3) The humanities are as crucial to the nation’s success as science and technology. They are where the narrative of the American dream can be, and is being, rewritten. We need to galvanize the creative sector — the thousands of individuals and nonprofit cultural organizations that host and employ them — with resources. If we are to reimagine the social contract foundational to our identity as a country in a way that is inclusive, just and socially relevant for current and future generations, we need humanists to light the way.

Illinois is among the top 10 most diverse states. There is tremendous opportunity to invest in infrastructure here in tandem with a Biden administration, while also fostering cultural understanding, respect, equality and justice. If we can lead the way here, there’s a good chance we can help the rest of the country follow.

Gabrielle Lyon, executive director, Illinois Humanities

Safe enough only for South Side?

In General Iron’s new scrap metal plant is so safe, why can’t it stay in Lincoln Park?

Anne Swaine, Elmhurst

State Legislature can’t be trusted

Regarding your Nov. 25 editorial on state finances: Although it would not have affected me, I voted “no” on the Fair Tax Amendment because, based on the legislature’s history, I did not trust our state senators and representatives to spend any additional money wisely. While they want to raise taxes, they have made almost no effort to cut expenditures. Nor have they done anything about an amendment to fix the pension systems or to reduce the number of units of government or much else to save money.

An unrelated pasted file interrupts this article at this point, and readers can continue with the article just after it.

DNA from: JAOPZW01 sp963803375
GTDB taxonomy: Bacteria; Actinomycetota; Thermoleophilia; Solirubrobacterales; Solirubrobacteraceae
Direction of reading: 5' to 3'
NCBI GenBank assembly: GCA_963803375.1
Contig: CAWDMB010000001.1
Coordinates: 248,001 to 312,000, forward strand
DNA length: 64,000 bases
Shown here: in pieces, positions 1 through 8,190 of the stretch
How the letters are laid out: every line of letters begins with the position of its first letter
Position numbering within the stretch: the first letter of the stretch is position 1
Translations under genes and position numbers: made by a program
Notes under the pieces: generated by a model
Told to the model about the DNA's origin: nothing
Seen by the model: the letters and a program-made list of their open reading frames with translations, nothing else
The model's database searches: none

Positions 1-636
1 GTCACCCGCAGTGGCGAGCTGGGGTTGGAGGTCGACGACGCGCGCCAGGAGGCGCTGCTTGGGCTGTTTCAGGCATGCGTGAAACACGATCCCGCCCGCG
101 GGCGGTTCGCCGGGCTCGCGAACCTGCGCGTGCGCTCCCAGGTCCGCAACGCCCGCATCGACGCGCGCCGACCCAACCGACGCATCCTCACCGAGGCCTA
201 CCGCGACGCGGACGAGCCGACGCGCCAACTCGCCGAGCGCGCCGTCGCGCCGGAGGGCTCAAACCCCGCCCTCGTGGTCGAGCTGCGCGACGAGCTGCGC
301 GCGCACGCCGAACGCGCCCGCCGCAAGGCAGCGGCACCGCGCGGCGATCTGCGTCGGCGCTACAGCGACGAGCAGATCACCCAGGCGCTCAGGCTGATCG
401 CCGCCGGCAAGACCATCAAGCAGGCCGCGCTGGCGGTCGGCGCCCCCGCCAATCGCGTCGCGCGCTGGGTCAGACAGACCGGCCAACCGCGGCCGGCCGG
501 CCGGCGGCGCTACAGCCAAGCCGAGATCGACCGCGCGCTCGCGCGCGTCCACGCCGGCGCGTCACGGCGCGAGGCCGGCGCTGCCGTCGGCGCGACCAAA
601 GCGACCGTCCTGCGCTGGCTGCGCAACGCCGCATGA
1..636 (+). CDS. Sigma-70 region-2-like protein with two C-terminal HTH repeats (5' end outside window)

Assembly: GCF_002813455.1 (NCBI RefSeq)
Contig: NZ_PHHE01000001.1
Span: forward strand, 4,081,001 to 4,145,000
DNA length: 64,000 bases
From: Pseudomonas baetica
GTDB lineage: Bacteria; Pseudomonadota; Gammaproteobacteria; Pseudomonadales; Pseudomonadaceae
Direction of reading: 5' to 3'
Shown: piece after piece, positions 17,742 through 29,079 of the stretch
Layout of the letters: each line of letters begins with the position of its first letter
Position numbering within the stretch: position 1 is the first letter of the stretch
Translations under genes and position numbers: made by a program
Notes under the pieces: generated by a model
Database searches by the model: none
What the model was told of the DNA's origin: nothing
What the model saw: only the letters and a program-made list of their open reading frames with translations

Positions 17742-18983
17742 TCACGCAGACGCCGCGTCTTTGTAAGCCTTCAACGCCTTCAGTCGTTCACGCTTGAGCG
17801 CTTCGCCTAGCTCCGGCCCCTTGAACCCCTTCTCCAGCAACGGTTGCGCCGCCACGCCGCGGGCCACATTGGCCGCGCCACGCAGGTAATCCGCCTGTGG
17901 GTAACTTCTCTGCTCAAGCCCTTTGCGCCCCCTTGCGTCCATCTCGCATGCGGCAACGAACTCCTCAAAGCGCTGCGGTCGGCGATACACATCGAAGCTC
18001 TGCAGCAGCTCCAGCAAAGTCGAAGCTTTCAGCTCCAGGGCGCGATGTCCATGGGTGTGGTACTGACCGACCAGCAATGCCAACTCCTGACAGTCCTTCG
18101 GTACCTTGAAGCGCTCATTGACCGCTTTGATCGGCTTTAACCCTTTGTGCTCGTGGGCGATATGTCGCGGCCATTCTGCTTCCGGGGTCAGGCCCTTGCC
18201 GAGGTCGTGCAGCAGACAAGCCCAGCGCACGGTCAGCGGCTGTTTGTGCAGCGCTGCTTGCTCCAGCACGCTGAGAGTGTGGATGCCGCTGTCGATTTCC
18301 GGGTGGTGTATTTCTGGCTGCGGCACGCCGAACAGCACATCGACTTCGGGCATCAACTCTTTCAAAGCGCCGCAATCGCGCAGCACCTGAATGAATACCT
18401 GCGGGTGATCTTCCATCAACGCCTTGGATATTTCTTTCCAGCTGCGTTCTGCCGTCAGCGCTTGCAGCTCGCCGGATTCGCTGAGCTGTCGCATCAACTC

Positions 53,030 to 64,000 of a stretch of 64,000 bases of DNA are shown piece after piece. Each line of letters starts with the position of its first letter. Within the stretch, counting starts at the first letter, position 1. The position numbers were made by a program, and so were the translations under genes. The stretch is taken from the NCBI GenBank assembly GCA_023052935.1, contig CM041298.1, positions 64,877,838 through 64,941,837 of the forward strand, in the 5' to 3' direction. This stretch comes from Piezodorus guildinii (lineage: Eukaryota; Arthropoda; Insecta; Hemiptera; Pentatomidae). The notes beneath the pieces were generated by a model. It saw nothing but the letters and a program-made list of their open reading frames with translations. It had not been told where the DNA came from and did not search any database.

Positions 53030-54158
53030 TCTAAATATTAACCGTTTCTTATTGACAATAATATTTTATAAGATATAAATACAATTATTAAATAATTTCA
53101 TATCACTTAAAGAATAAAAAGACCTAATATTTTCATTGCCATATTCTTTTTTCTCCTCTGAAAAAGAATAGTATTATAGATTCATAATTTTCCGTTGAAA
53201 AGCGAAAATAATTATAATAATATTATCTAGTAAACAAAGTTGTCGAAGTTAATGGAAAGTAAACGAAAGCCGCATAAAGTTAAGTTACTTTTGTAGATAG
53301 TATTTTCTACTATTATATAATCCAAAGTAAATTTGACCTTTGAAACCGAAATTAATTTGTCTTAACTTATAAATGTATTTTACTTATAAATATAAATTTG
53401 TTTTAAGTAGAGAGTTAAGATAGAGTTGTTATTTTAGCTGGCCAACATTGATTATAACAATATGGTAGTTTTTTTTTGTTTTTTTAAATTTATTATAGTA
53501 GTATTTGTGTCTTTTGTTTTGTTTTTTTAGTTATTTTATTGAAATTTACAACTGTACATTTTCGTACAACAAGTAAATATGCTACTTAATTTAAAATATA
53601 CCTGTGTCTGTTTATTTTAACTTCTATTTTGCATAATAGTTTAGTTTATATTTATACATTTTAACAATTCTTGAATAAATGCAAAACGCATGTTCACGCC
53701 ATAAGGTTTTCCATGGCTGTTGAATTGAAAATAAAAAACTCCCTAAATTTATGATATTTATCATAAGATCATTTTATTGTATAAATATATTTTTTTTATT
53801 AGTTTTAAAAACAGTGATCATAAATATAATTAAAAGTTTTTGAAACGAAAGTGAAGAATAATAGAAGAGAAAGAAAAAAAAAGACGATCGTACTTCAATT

In other words, as we’ve seen with past tax increases, giving the state more money will not fix our problems — not unless the state changes the way it does business.

Mario Caruso, Lincoln Square

Declare bankruptcy, Illinois

I’m just a retired construction engineer living in Southern Illinois who voted against the Fair Tax. I do not pretend to know the ins and outs of the state’s budget.

If the Fair Tax Amendment had been written to make clear that a graduated tax would apply only to incomes of more than $400,000 and had it included exceptions for the owners of some small businesses, I might have voted for it.